At the ACS Blog, Fordham LawProf Saul Cornell critiques an amicus brief filed in Wrenn v. District of Columbia concerning the right to keep and bear arms outside the home. The brief was filed on behalf of Joyce Malcolm, Robert J. Cottrol, Clayton Cramer, Nicholas Johnson, and David Kopel.
The NRA “historians’” brief was submitted on behalf of a gun-rights foundation in California and five individuals, only two of whom have PhD’s in history or a related discipline. One of those, Joyce Lee Malcolm, holds an NRA-funded chair at George Mason law school. It is the only chair I can think of which seems to carry an ideological litmus test for its holder.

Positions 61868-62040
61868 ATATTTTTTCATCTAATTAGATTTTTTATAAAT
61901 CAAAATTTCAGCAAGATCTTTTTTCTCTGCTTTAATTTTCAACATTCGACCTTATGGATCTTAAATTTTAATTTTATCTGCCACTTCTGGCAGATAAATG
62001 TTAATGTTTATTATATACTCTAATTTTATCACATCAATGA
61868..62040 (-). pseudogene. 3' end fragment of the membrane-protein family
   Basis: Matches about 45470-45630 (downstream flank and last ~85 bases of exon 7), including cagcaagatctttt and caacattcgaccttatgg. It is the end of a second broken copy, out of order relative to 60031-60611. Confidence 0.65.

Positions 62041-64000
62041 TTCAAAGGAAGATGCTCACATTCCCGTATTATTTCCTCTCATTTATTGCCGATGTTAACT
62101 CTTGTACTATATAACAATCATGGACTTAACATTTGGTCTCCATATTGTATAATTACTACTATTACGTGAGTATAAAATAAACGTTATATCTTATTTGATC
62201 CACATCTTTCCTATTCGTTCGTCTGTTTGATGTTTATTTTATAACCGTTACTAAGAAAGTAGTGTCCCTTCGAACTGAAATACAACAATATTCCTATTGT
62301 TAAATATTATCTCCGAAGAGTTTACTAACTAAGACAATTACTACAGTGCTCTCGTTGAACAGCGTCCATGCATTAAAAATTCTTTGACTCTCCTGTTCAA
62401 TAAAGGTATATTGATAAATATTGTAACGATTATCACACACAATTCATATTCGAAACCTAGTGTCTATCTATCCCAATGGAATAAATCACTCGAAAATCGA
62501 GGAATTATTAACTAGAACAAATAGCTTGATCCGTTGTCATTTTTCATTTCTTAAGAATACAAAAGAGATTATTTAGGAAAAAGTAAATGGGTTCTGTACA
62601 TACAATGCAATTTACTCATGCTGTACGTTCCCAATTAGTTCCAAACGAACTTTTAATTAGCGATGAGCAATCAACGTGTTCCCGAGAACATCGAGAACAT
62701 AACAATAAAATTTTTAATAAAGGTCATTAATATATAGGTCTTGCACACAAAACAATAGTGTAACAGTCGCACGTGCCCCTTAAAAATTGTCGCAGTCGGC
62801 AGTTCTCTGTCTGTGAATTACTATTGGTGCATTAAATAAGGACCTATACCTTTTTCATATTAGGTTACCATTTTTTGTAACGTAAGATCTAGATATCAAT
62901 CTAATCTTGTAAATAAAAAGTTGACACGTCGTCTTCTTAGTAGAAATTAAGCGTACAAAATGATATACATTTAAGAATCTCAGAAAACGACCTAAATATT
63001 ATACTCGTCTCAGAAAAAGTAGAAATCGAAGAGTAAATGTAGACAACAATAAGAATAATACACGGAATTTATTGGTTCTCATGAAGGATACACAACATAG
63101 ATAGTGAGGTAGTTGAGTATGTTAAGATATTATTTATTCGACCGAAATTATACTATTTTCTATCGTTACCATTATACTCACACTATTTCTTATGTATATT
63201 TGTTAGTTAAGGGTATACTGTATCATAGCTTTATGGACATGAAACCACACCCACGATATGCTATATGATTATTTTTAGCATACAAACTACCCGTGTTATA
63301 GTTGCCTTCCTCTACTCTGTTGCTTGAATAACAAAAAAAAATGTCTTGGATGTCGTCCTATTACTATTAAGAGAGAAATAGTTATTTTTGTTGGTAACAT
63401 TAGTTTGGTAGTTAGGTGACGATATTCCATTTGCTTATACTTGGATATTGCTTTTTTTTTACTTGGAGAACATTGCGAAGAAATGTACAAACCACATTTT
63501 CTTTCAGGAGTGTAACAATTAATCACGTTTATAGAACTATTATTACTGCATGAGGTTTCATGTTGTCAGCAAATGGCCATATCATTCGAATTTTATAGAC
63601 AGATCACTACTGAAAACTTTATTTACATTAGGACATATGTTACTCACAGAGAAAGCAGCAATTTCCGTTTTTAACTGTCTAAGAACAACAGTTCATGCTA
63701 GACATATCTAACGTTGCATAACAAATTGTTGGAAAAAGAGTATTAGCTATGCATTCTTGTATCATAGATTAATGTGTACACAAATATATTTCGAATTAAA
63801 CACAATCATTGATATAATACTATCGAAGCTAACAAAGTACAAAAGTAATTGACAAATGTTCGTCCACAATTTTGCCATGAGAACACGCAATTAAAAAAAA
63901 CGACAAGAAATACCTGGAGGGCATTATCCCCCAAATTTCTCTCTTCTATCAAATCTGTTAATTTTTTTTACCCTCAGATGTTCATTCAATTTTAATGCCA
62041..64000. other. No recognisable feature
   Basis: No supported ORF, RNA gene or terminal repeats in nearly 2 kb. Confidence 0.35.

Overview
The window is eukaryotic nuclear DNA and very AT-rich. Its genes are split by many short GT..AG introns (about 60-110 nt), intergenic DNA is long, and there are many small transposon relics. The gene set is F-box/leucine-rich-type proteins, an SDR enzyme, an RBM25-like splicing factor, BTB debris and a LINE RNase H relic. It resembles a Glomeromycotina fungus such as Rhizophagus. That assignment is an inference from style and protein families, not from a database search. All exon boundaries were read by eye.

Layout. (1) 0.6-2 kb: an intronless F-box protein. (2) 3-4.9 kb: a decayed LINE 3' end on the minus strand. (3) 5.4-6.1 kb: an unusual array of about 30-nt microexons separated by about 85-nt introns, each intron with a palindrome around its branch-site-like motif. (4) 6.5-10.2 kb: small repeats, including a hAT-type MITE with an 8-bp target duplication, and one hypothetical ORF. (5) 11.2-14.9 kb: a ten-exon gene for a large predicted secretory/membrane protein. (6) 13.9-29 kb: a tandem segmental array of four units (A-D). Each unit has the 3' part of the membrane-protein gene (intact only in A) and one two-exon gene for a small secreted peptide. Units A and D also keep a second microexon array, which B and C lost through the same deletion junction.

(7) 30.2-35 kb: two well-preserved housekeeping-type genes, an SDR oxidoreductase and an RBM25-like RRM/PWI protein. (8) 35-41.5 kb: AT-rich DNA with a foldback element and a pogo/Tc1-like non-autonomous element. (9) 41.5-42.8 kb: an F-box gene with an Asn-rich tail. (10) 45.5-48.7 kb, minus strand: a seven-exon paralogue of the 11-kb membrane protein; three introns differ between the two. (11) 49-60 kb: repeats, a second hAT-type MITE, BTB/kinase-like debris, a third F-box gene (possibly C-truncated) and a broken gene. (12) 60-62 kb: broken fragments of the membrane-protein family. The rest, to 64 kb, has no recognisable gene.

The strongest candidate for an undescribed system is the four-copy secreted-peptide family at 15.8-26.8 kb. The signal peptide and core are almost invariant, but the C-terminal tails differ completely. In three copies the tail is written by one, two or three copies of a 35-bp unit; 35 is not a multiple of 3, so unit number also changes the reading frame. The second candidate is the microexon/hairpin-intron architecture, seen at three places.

This “litmus test” claim is false. I provide a statement by former George Mason Law School Dean Dan Poslby.
There is no litmus test for holding the Patrick Henry chair. It was established to support research into the second amendment as an individual right. There is no limitation to prevent someone with Saul Cornell’s views on the subject, on which he has written much, from holding it. The NRAF [NRA Foundation] did not request such a limitation or any other, excepting as to general subject matter (which is perfectly regular and reflected in wide practice in universities) when they provided the funding for the chair.
Disclosures: Counsel of record in Wrenn is Alan Gura, who is my co-counsel on Defense Distributed v. Dep’t of State. Malcom was my professors at GMU. Polsby was my dean at GMU. I’ve spoken at NRA scholars conferences in 2010 and 2012–only my travel costs were reimbursed, and I was not compensated. I am also friendly with all of the other authors of the brief.